Not Out of Place at All

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Dear Will:

If you had stopped every pedestrian on Broadway you could not have found a single person who would have sized us up and declared that we fit in. We were out of place, out of our element, clearly from out of town. Although we didn’t get lost as often as we did the last time we visited Bryn in New York, we still stood out in all of the ways you don’t want to.

Then on Sunday, it seemed to get worse. Following up on something we had read, we decided to attend church in Harlem. We took the subway from our hotel on the Upper West Side and walked a short distance to the chapel. We had arrived over an hour early, so you can imagine our dismay when we saw the line of visitors stretching down the block and around the corner. And it was raining.

Feeling ill-at-ease and bracing for a drenching, I asked one of the men in charge of crowd-control if this was indeed the line for the Abyssinian Baptist Church. What happened next was astonishing. “Are you from out of town?” he asked, as if it weren’t embarrassingly obvious to everyone in the tri-state area. When I confessed that we were, he led us past the long line of tourists and, without explanation, ushered us to the main entrance reserved for local members. Within a few more minutes, we were inside, huddled in the vestibule with a handful of the faithful, waiting for the 11 a.m. service to begin.

We were dumbfounded. With dozens waiting outside in the rain for the chance to sit with other visitors in the balcony, why had he escorted us to this preferred location? Before long, we were invited to enter the main sanctuary where we took our places among the regular congregants. We sat there admiring the setting while feeling (I admit) the sort of self-consciousness that comes from being an Orange County Mormon sitting in the wrong pew in a Harlem Baptist church.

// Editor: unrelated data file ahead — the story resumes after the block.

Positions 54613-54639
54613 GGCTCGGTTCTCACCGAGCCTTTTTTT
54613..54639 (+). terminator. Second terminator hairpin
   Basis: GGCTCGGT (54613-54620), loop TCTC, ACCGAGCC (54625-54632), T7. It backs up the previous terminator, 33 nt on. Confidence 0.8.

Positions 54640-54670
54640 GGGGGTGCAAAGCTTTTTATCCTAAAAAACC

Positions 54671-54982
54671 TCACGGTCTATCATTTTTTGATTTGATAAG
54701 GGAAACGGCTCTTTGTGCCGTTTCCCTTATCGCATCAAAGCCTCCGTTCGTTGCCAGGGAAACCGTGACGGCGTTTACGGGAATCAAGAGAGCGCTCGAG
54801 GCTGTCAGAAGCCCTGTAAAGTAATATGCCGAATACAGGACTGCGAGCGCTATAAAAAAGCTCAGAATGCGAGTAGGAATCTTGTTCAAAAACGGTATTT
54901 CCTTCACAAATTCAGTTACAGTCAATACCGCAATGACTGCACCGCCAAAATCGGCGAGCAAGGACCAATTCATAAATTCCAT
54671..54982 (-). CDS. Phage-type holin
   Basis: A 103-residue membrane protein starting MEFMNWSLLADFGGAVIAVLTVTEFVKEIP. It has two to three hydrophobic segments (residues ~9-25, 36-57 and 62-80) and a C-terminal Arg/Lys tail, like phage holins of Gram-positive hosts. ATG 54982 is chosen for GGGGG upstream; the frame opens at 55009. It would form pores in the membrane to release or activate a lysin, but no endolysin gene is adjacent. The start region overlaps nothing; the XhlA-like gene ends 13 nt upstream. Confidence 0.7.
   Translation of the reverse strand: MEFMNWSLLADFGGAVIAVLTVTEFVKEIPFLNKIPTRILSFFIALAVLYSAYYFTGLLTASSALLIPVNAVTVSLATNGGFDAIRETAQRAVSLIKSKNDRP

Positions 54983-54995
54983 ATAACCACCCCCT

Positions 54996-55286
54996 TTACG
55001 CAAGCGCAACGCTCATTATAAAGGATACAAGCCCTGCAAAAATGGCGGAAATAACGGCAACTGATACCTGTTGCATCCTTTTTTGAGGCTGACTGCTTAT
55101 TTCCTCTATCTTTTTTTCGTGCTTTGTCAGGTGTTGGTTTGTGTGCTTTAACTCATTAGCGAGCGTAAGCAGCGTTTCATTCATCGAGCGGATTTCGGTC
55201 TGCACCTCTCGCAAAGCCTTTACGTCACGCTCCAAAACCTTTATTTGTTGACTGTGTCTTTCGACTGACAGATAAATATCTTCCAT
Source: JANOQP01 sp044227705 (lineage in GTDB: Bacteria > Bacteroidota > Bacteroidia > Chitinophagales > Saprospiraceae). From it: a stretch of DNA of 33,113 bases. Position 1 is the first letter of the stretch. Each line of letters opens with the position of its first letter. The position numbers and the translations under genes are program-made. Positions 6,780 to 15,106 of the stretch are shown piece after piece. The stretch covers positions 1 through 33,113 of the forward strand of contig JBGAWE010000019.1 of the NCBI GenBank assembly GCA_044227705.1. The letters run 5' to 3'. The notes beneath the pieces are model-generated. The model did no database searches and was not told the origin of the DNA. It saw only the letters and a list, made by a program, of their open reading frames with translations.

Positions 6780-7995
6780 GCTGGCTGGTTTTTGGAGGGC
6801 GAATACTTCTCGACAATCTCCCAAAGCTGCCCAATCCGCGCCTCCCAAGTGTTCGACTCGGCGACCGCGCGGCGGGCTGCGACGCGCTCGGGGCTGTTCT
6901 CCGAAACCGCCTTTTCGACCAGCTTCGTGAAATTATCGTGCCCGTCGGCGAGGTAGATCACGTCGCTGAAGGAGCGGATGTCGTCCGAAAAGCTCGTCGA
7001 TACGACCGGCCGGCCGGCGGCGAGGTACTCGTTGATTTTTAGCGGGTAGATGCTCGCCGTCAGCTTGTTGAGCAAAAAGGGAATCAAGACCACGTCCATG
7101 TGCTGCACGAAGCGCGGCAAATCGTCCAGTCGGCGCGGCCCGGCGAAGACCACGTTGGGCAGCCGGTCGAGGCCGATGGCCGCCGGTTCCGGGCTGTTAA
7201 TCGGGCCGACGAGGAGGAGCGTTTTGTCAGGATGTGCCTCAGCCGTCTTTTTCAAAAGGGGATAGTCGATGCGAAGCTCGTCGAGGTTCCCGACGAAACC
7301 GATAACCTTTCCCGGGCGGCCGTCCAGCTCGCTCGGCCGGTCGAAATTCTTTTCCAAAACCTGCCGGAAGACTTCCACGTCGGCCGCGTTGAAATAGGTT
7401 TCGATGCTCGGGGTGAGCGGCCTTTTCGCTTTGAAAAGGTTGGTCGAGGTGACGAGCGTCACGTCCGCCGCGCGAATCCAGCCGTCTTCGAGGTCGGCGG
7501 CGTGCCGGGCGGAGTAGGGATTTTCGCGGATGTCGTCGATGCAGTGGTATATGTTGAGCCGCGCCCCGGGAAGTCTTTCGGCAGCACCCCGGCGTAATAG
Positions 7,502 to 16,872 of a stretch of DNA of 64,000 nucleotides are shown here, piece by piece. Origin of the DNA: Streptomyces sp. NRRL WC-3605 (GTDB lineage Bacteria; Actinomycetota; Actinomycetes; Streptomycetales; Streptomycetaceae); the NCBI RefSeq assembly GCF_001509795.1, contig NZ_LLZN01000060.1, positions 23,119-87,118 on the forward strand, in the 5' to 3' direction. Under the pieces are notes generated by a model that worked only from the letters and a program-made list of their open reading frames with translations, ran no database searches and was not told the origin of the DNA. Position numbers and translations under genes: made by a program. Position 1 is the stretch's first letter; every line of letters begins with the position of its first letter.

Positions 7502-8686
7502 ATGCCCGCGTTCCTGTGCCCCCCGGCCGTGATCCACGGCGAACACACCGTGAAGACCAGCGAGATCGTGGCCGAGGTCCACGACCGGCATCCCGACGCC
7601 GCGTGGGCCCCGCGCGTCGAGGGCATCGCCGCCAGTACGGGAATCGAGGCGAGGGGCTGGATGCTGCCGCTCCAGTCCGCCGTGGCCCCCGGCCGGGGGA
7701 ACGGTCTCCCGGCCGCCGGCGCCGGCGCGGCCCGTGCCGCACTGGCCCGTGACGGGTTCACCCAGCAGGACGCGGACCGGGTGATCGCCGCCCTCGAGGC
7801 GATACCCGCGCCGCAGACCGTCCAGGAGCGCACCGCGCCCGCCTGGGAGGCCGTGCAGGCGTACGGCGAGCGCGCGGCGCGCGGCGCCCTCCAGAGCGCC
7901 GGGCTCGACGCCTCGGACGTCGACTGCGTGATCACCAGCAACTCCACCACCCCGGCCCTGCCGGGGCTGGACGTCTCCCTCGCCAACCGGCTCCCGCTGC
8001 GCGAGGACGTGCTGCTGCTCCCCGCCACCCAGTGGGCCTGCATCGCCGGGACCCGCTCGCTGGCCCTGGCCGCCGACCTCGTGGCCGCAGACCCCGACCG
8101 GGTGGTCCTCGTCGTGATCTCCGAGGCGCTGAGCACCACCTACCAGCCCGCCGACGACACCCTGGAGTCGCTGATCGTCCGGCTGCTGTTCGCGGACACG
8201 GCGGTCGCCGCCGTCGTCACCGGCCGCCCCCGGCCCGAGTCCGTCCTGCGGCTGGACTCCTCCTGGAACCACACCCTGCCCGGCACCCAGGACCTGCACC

Even so, the members of that church could not have been more gracious. We heard beautiful, rousing music from an enthusiastic choir. There was an appropriately reverent interlude in which all were invited to partake of bread and wine in remembrance of the sacrifice of Jesus on behalf of sinners everywhere. The pastor gave an outstanding sermon—a passionate reminder of something the choir had sung earlier: that although God does not always come when we ask, He always comes on time. As Abraham learned on the mount, he told us, the Lord will definitely provide. Affirmations of faith and testimony reverberated throughout the sanctuary, and I found myself reflecting on the ways in which God has consistently been there for me when I need Him most.

As expected, the Baptists did things a little differently than we are accustomed to, but we enjoyed the service nonetheless. Near the end of the two-and-a-half hour meeting, the members around us turned and warmly shook our hands—a simple but fitting gesture of welcome. It truly felt as if our common bond of faith in Christ had at last made us “no more strangers and foreigners, but fellowcitizens with the saints, and of the household of God” (Ephesians 2:19).  We were far from home, in someone else’s church, but in that moment, anyway, we didn’t feel out of place at all.

The following Sunday we were glad to be back in California, sitting at ease in our own Santiago Creek Ward chapel. It felt good to be caught up in the warm embrace of familiarity, surrounded by the finest people we know—people who have made us feel like family since the day we first arrived in Orange over 15 years ago. We were delighted to be home where we truly do belong, worshiping God together with others who share our faith and beliefs. As I sat there enjoying a wonderful service, I was once again reminded of what Jesus Himself had taught: “For where two or three are gathered together in my name, there am I in the midst of them” (Matthew 18:20). Which is, of course, why we gather. And why your life would be blessed, as mine has been, should you one day choose to gather with us. I’ll be there to make sure you get a good seat.